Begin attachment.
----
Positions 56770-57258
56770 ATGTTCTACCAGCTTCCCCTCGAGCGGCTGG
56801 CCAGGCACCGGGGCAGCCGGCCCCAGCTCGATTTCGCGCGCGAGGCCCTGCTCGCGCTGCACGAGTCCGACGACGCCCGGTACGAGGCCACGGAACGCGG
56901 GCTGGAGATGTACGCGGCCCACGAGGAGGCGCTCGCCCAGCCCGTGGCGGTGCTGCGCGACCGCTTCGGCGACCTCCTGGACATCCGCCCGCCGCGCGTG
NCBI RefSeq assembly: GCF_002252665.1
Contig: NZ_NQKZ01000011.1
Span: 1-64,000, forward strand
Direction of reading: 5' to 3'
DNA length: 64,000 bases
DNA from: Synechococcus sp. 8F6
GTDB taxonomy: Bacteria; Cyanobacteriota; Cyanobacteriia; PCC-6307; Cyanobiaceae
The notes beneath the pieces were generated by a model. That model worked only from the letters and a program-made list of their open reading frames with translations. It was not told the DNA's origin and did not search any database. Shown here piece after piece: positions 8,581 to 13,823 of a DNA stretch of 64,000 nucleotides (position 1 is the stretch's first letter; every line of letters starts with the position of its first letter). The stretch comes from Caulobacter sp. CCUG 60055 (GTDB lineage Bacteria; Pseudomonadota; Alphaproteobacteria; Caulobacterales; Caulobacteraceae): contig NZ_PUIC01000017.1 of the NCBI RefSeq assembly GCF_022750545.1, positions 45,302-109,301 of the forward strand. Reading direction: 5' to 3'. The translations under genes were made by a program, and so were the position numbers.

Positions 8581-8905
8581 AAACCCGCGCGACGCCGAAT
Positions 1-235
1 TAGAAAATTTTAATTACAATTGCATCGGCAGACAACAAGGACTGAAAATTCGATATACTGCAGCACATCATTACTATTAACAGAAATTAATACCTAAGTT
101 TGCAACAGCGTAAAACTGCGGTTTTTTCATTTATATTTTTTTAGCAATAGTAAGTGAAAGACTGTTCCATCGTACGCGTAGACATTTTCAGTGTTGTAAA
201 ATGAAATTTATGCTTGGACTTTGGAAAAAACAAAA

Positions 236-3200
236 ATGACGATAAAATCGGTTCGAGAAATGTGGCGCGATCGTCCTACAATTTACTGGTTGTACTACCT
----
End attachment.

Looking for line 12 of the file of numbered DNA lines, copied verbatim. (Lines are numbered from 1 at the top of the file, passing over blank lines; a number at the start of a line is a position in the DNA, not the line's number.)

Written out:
The notes beneath the pieces were generated by a model. That model worked only from the letters and a program-made list of their open reading frames with translations. It was not told the DNA's origin and did not search any database. Shown here piece after piece: positions 8,581 to 13,823 of a DNA stretch of 64,000 nucleotides (position 1 is the stretch's first letter; every line of letters starts with the position of its first letter). The stretch comes from Caulobacter sp. CCUG 60055 (GTDB lineage Bacteria; Pseudomonadota; Alphaproteobacteria; Caulobacterales; Caulobacteraceae): contig NZ_PUIC01000017.1 of the NCBI RefSeq assembly GCF_022750545.1, positions 45,302-109,301 of the forward strand. Reading direction: 5' to 3'. The translations under genes were made by a program, and so were the position numbers.